Dear teacher,

Beloved mentor,

You left too soon, leaving in shock and pain. We, the students you raised, continuing your research path, embedded in the biotech industry and academia, your spirit of science pulses within us, miss you.

Just yesterday my doctoral student Daphna finished preparing our joint article for submission. We thought about how we can continue to consult with you, continue to use your expertise to reveal the wonders of nature. And Hagar, another doctoral student, is already working on the report you were supposed to read, as a member of her accompanying committee... and I haven't even mentioned Ido, the doctoral student who was a graduate student with you, who told me that a few days ago you submitted the article summarizing his work with you. He told how You were happy and optimistic.

But it seems that no one owes you more than I do. Young and inexperienced I arrived at your doorstep almost twenty years ago. I asked to taste the taste of scientific research, and you opened your door with a wide smile; you gave me everything I needed to succeed. You taught, instructed, isisted on each and every comma. The laboratory you established was an example and model of a vibrant and busy research team. We worked together with pleasure, researched diligently. You demanded from us almost as much as you demanded from yourself. Every successful experiment you wanted us to check again. Every test that was successful, you wanted another person to verify. We worked day and night, following you, captivated by your magic and trusting in the high standrad you set for us. Silent witnesses are the articles you left behind. Each one of them is a work of art, a science built to perfection with an internal logic, which leads the reader from a question to an answer, and from an answer to a new question, and so on. You wrote your articles like a real legal case; Fastened and without leaving any shadow of doubt. You were a world-renowned pioneer in understanding that oxidation plays a central role in transmitting signals that influence plant response to light and stress factors. Over the years you have had many discoveries of phenomena and processes in plant physiology and biochemistry.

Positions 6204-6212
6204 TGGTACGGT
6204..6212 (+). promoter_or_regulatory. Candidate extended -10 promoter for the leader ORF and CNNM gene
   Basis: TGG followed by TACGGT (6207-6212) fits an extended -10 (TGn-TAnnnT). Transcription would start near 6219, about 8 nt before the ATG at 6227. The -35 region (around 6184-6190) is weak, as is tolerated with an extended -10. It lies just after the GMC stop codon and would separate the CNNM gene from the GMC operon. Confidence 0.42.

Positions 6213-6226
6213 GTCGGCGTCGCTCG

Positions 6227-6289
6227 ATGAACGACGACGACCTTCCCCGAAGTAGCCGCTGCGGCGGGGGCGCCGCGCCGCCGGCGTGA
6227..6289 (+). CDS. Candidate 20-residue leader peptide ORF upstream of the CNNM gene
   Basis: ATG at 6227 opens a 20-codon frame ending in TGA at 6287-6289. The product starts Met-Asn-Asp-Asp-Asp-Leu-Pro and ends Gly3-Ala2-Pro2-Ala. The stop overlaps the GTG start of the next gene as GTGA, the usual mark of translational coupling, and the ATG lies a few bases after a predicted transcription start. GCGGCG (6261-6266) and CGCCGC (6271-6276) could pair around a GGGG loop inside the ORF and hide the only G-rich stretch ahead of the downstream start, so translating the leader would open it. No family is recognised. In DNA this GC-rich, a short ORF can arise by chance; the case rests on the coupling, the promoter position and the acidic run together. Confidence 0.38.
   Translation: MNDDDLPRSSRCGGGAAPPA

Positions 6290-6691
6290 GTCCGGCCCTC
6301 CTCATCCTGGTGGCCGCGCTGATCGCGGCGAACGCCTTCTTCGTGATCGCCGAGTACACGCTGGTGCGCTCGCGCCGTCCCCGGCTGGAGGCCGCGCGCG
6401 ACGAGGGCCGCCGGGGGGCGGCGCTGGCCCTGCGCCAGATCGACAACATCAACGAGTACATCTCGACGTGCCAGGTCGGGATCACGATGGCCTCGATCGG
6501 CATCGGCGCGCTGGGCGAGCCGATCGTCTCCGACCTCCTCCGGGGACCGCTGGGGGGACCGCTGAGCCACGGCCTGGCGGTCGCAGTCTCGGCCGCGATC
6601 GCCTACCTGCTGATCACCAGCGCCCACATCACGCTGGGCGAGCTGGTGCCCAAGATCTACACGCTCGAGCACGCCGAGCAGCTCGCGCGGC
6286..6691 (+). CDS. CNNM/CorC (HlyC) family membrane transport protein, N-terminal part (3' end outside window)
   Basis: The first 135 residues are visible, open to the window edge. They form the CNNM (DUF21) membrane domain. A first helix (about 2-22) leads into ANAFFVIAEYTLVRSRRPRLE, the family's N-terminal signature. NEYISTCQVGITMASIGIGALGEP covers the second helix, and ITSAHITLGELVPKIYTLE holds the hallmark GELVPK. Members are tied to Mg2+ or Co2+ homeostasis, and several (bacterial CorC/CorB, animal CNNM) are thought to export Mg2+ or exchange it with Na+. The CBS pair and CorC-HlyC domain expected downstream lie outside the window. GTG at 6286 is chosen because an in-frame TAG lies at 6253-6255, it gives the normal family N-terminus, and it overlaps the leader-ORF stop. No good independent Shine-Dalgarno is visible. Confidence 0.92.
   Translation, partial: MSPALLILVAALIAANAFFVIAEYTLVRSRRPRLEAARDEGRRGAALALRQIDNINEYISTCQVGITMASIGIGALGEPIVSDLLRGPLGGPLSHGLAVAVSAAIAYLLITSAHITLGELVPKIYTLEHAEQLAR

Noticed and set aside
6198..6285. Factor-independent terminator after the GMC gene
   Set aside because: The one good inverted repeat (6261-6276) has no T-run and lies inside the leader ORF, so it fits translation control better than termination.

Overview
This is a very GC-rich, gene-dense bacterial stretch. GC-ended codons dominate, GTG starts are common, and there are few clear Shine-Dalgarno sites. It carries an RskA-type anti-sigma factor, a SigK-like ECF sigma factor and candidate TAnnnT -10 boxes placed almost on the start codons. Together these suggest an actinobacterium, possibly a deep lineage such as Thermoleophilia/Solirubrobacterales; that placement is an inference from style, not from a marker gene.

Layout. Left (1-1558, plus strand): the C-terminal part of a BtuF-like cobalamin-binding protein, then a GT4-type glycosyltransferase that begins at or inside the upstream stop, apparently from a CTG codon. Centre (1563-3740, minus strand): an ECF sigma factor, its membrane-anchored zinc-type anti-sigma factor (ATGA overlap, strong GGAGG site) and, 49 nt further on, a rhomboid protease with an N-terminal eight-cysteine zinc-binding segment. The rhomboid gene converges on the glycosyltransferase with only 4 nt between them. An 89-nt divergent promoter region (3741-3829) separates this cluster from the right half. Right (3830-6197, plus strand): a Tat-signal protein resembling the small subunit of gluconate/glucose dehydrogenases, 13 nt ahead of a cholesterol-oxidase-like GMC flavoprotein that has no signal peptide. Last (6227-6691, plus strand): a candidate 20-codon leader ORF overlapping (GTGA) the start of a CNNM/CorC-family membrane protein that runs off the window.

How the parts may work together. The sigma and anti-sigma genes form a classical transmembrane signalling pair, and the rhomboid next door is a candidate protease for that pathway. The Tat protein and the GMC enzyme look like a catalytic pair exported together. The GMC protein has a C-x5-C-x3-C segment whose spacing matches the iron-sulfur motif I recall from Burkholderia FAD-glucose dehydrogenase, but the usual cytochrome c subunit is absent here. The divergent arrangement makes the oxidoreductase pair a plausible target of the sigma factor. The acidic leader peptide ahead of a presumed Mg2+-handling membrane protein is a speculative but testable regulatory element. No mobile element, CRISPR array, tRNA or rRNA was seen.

I remember being excited before meeting you. I studied the material well and memorized every detail so that I could clearly explain to you the results of the last experiment. An alluring aroma of coffee draws me into your office. Years before the capsule craze, you had the best coffee machine, with the freshest beans. At the door, your mountain bike, the last word in the field, the hobby you devoted yourself to. Just a moment and I'm already in the office... Jazz sounds surround me. You open files on the Macintosh computer, and you already say "look how the graphs are displayed, there are no such things on a PC, only on Apple"... and then dive into the science. How are redox signals transmitted in the chloroplast? Would you believe this is possible in a biological solution? After all, this requires highly specific proteins... which can transmit important signals in the control of the repair mechanisms of photosynthesis... so you went on and on, with infectious enthusiasm.